SFU student society president calling for expanded access to COVID testing on Burnaby Mtn
SFSS president Gabe Liosis says people who don't drive face a commute of more than an hour on transit to and from their nearest testing sites.
A student leader at SFU is calling for easier access to COVID testing for the thousands of people living on Burnaby Mountain, including in university residences, and more transparency when there’s a COVID case confirmed on campus.
Gabe Liosis, president of the Simon Fraser Student Society (SFSS), told the Beacon it’s “extremely problematic” that even with the emphasis public health has placed on COVID testing whenever you’re feeling unwell, there are few testing sites accessible from campus.
“The two closest testing centers for folks who live on Burnaby mountain are the one near BCIT and the one at Coquitlam Central Station, which are both about a 20 to 25 minute drive from Burnaby campus for people who drive,” he said.
“If you’re a student who does not have a car or other means of transporting yourself there, it’s incredibly inaccessible to get a COVID test.”
That leads to people feeling pressure to take transit to and from testing sites (just under an hour to BCIT one way, or just under 40 minutes to Coquitlam Centre), or to ask a friend to drive them—but Liosis said that puts others at risk of getting infected if someone actually does have COVID.
Liosis wants a testing site to be set up on the mountain both for students who live on campus, and for those in the general public who live at UniverCity on Burnaby Mountain.
SFU referred a question from the Beacon about testing site locations to Fraser Health. The health authority, meanwhile, said it was working on a response.
But Liosis is also calling for expanded access to SFU’s rapid screening program. The program, which took effect last week, provides rapid COVID testing to students and staff who are either not vaccinated or haven’t declared their vaccination status to the university.
“You have the large majority of the student body, which is also vaccinated but doesn’t have quick and ready access to rapid screening in the event that they have symptoms, and would like to kind of have that peace of mind.”
Liosis said a recent case where an SFU employee posted on Twitter to say they had contracted COVID days after an exposure had occurred in their on-campus workplace, but they hadn’t been notified, was concerning.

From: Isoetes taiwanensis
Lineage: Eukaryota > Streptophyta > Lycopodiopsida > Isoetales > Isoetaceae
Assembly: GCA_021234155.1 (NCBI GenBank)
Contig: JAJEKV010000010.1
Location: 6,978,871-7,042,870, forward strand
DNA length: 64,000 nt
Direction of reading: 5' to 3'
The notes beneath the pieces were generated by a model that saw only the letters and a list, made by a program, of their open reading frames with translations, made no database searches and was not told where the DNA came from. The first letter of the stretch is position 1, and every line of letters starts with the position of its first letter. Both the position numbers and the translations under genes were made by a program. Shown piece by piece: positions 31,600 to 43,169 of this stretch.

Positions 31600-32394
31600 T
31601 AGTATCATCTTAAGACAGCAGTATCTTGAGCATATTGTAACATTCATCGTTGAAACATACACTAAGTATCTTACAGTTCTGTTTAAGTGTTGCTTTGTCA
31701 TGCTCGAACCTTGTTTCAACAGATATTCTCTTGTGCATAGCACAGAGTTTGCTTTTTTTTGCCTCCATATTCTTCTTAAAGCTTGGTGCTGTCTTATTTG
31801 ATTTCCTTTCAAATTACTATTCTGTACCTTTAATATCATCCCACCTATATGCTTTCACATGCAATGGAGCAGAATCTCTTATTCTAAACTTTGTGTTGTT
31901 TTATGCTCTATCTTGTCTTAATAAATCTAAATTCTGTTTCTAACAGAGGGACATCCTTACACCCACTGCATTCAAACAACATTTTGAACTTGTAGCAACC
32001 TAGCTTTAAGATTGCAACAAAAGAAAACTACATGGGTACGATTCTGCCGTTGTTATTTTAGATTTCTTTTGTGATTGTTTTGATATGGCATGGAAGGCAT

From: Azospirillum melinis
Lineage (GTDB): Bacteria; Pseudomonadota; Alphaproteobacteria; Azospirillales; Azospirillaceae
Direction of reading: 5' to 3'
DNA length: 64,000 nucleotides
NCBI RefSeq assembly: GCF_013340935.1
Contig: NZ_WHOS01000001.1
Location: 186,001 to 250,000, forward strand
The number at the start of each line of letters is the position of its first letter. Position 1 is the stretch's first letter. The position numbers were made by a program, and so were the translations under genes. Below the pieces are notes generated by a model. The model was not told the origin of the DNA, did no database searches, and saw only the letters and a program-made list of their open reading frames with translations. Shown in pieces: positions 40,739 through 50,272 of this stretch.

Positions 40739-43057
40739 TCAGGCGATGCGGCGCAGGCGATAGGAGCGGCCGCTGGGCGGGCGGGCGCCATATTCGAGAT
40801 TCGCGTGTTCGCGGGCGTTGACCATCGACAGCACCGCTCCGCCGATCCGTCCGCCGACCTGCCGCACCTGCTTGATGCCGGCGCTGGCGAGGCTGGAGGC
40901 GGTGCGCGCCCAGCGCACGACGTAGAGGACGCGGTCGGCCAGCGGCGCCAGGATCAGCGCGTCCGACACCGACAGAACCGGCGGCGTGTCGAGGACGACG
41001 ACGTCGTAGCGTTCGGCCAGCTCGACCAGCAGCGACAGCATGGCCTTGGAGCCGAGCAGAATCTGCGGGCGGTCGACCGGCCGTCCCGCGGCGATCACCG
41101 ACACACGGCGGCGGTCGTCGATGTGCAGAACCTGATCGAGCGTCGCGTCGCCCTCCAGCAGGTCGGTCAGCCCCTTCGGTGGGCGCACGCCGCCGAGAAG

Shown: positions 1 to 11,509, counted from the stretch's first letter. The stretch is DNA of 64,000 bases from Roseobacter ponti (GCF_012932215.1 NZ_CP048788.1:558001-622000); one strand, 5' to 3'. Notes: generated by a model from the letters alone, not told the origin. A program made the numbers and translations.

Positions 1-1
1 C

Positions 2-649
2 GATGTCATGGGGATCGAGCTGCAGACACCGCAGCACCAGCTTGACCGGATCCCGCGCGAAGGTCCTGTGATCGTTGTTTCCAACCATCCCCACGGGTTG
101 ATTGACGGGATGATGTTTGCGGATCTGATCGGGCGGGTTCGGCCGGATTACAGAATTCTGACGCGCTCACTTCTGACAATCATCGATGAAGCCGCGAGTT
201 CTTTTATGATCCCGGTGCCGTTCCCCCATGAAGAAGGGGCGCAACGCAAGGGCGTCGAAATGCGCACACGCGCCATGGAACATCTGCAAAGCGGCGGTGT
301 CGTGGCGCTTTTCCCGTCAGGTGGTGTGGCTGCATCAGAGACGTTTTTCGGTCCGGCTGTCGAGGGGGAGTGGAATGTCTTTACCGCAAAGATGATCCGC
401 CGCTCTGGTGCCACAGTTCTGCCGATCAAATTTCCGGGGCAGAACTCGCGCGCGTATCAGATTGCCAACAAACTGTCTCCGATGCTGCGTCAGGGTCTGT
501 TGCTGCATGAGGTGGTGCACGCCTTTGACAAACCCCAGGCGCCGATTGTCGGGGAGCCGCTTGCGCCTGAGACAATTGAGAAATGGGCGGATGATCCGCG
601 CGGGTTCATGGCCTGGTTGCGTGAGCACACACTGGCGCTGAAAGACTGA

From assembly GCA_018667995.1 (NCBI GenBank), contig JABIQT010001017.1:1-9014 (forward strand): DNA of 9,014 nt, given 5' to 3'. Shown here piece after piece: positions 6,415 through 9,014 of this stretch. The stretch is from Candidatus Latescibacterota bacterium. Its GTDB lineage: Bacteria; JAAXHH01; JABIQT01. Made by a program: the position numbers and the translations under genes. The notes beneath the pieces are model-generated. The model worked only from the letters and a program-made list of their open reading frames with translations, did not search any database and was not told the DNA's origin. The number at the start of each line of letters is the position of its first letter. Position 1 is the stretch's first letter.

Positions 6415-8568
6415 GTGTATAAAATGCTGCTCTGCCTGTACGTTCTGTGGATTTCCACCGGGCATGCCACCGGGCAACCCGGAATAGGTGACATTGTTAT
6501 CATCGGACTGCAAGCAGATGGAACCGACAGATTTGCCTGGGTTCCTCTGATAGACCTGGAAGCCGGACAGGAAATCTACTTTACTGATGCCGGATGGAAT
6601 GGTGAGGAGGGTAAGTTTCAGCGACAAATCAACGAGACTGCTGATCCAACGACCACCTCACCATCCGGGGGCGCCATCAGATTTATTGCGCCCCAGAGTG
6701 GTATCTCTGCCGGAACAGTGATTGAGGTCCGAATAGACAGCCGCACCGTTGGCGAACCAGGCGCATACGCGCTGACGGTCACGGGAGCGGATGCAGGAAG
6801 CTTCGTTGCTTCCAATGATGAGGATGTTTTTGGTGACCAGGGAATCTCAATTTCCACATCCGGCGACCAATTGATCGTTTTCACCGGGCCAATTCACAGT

He said “everyone’s frustrated” with the quality of communications students and staff are receiving from the university or public health when it comes to COVID’s presence on campus. In conversations early in the school year with SFU president Joy Johnson, the SFSS was told that Fraser Health would be handling all contact tracing.
SFU says public health is in charge of all notifications after positive COVID cases are confirmed, and said contacts will be told directly if they’ve been exposed.
“Instructors, colleagues or classmates, should never share a person’s private medical information, which includes test results or that they are being tested for COVID-19. Instructors and class attendees or students in SFU Residence & Housing or SFU Athletics will be notified by Public Health if it is determined that there is risk of COVID-19 exposure,” the university says on its website.
But the SFU employee who posted on Twitter said part of what irked them was that they were told by Vancouver Coastal Health that it was their responsibility to notify their close contacts.
In an emailed statement, VCH confirmed that that is their protocol in certain low-risk situations. These situations could include cases where a person’s close contacts are fully vaccinated, for instance.
“There is a range of possible follow-up actions, depending on vaccination status and level of contact. Some cases may be given the option of notifying their low-risk contacts and asking them to self-monitor for symptoms,” a representative said.
“VCH has reached out to the case to ensure the appropriate protocol was followed by our contact tracing team.”
Concern around COVID exposure notifications is hardly limited to SFU. In the K-12 system, a pair of moms teamed up last year to collect exposure notices and compile them into an accessible database for concerned parents, called the BC COVID-19 Tracker.
A similar tracker, run by a single student, has emerged at UBC.
Public health has been reluctant to release detailed and timely information to parents and students in both the K-12 and post-secondary systems, citing privacy concerns.
At the beginning of the school year, provincial health officer Dr Bonnie Henry announced that the province wouldn’t release any single exposure notices at schools at all, for fear of adding to parents’ “anxiety.” That decision was quickly reversed after public outcry.
But Liosis said at SFU, they’ve heard the same reasoning.
“We’ve been told by public health that they’re not putting out notices because it would cause unnecessary anxiety,” he said.
“I think the fact that notices aren’t going out, and that there really isn’t any contact tracing by Fraser Health going on—I think that’s probably more anxiety than not knowing what’s happening in the first place.”
There’s no tracker keeping count of COVID exposures and cases reported at SFU. Liosis said that information should be coming directly from the school.
“That should not fall squarely on the shoulders of students, or parents, or really any other other type of group. That should be done by someone in the university or someone within Fraser Health,” he said.
“Everyone’s tired of contradictory information and having to fight for basic health and safety protocol. It’s not fun to be told that you have to be back for in-person classes in the fall, only for it to feel like not much is happening to protect our safety.”